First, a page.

The American Diabetes Association agrees with the FDA that saccharine, acesulfame K and sucralose are safe and can be used as part of a healthy diet for diabetics.  Sucralose, also known as Splenda, does not affect blood glucose levels, so it is a good option for diabetics.

Sugar Free Candy

Fasting Glucose Question

March 28, 2010

The latest question posted to www.FOODPICKER.org:

My fasting glucose number was 127.  Does this sound like pre-diabetes or diabetes?  What should I do to control by blood sugar?

Dear New Diabetic,

A fasting glucose value of greater than or equal to 126 indicates a diagnosis of Diabetes.  To help restore healthy blood-sugar levels, avoid all forms of sugar, including sucrose, glucose, maltose, corn syrup, honey, maple syrup, barley malt, and molasses. Learn to enjoy the unprocessed sweetness of fresh fruits (in moderation) and sweet vegetables such as yams, carrots, and winter squash. Although giving up concentrated sweeteners may be difficult initially, you will find that your cravings for sugar will diminish within a few weeks.

Other foods that interfere with healthy blood-sugar levels include refined carbohydrates such as breads and pastas made from white flour and white rice, all of which are rapidly broken down into simple sugars in the body.  Alcohol also interferes with blood-sugar stability because it hinders the body’s ability to use glucose.

To help maintain steady blood-sugar levels, eat a diet high in fiber which slows down the digestion and absorption of carbohydrates and prevents rapid increases in blood sugar levels.  Strive for at least 35 grams of fiber each day. Legumes, whole grains, nuts, seeds, vegetables, and fruits are good sources of fiber.

Making these dietary changes are a great start to controlling your blood sugar levels.  But most importantly, speak with your doctor about necessary treatment and get started in a diabetes education course to learn more about the condition.

Fruits and Veggies Question

March 17, 2010

Here is a question recently posted to http://www.FOODPICKER.org 

I have pre-diabetes and am trying to lose weight.  How many servings of fruit and veggies should I have each day?

Dear Pre-Diabetic,

The first step in trying to avoid the stage of Type 2 Diabetes is to lose weight and it looks like you have already taken charge! Good for you!  To keep your blood sugar levels in check, and hopefully lower them, diet and nutrition is especially important. Keeping up with regular exercise and a healthy diet has been proven to lower glucose levels enough to avoid Type 2 Diabetes, according to the American Diabetes Association.

For those with pre-diabetes, about three to five servings of vegetables should be part of a healthy diet. Vegetables such as carrots and tomatoes, and greens like cabbage, spinach and kale make excellent choices. They are low in calories and fat. You can eat them raw or cooked. In addition, broccoli, cauliflower, and zucchini are great choices as well.

While fruit does have carbohydrates and natural sugars, keeping a count of them along with the other foods in your diet can help you not to overindulge. Plus, fruit is a healthy alternative to a sugary snack or dessert. Choose fresh fruits like apples, melon, strawberries and blackberries, oranges and bananas. 

The best choices are to eat FRESH fruits and veggies as opposed to canned or juiced.  That way you avoid the extra sugar and syrups.

Keep up the good work 🙂


Diabetes Education Help

March 11, 2010

Here is a question recently posted to www.FOODPICKER.org

I am trying to find a class for our grandson.  He is 19 and has a part-time job but no insurance.  He just found out last week that he is a type 1 diabetes after losing a lot of weight and his blood sugar was 523.  He is on insulin but needs to go to a class to manage his diabetes without going hungry.  Where do we start?  Any suggestions would help us a lot.

Caring Grandparents,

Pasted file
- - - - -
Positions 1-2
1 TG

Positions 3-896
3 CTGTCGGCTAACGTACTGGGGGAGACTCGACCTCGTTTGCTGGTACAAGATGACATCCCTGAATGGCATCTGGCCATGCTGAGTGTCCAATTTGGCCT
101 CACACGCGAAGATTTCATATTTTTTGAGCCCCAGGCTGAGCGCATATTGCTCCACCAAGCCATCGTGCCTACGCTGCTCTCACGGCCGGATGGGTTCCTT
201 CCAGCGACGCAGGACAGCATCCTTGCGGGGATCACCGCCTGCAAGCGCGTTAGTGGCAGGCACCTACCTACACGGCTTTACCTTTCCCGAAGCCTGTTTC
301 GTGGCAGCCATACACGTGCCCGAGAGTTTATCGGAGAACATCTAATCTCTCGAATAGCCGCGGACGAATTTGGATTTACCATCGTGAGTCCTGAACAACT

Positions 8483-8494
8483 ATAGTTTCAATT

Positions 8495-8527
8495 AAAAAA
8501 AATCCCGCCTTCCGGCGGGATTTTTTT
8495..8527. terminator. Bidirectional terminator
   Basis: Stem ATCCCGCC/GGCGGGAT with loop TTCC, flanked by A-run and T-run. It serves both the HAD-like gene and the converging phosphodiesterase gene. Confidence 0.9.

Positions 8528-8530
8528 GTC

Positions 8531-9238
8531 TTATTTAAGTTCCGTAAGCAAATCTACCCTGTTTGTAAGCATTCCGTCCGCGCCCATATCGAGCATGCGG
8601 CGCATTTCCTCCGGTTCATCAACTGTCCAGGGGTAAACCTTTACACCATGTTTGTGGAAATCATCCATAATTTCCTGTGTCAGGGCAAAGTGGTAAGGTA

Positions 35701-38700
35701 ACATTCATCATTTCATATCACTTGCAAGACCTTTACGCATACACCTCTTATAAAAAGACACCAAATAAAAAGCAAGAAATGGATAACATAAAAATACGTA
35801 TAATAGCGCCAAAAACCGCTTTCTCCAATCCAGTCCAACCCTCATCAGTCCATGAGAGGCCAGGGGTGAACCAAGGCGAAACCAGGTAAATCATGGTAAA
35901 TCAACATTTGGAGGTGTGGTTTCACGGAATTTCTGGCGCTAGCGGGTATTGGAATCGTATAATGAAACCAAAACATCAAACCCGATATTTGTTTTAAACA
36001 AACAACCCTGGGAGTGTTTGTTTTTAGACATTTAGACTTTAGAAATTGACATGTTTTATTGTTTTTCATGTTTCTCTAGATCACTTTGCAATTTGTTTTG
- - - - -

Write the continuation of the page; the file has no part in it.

Firstly I can recommend stopping by a convenient hospital in your area and speaking with a Certified Diabetes Educator for specialized guidance for a newly diagnosed diabetic.  The CDE may also be able to recommend diabetes education classes for your grandson to attend to learn how to manage his diabetes.

Being diagnosed with diabetes means a huge lifestyle change and I can only imagine what your grandson must be feeling.  It is very important to pay attention to the carbohydrate intake throughout the day, especially controlling spiking blood sugars. Eating foods with a low glycemic index, meaning keeping stabilized blood sugar levels, are best when diabetic.  Low glycemic foods include, but are not limited to: multigrain or whole wheat breads (in moderation), grapefruit, cherries, strawberries, blackberries, peanuts, tomatoes,  broccoli, cauliflower, eggplant, celery, artichoke, green beans, cucumber, peas, chickpeas, lentils, kidney beans, soy beans, low-fat yogurt, all-bran cereal, and more.  Choosing foods with a low glycemic index are the best choices for your grandson.

But always remember, distribute your carbohydrate intake evenly throughout the day.  This will help control your blood sugar levels.  I wish you the best!

Help with Controlling Snacking

February 25, 2010

Here is a question that was recently posted to http://FOODPICKER.org 

“I have been diagnosed with type 2 diabetes.  During the day at work I eat very little, but in the evenings and weekends, I can’t seem to stay out of the kitchen.  Do you have any suggestions to control my snacking in the evenings and weekends?”

Dear Evening Snacker,

You are not the only one! One big suggestion I have for you is to eat small meals about every 3 hours of the day.  That way, your blood sugar levels will be in control and you won’t feel hungry or have the urge to splurge later on at night. 

Eating a lean protein such as chicken, fish, turkey, deli meat, and eggs paired with a very small portion of a healthy fat such as avocado, nuts, or olive oil and a carbohydrate such as whole grains, legumes, fruit, vegetables, and beans is a great and well balanced meal. If need be, snack on lots of raw veggies such as broccoli, cauliflower, zucchini, celery, tomatoes etc which are high in fiber and keep you feeling full for longer while keeping your blood sugar levels stable. 

Keep a tin waterbottle (go green!) with you at all times and constantly drink drink drink!!  
If you are not used to eating breakfast this may be a big change, but getting in the habit of eating a healthy breakfast each morning is a great way to get your metabolism kick-started for the day.

These few tips should help with your contant evening and weekend trips to kitchen, keeping your blood sugar levels stabilized while feeling full all day long!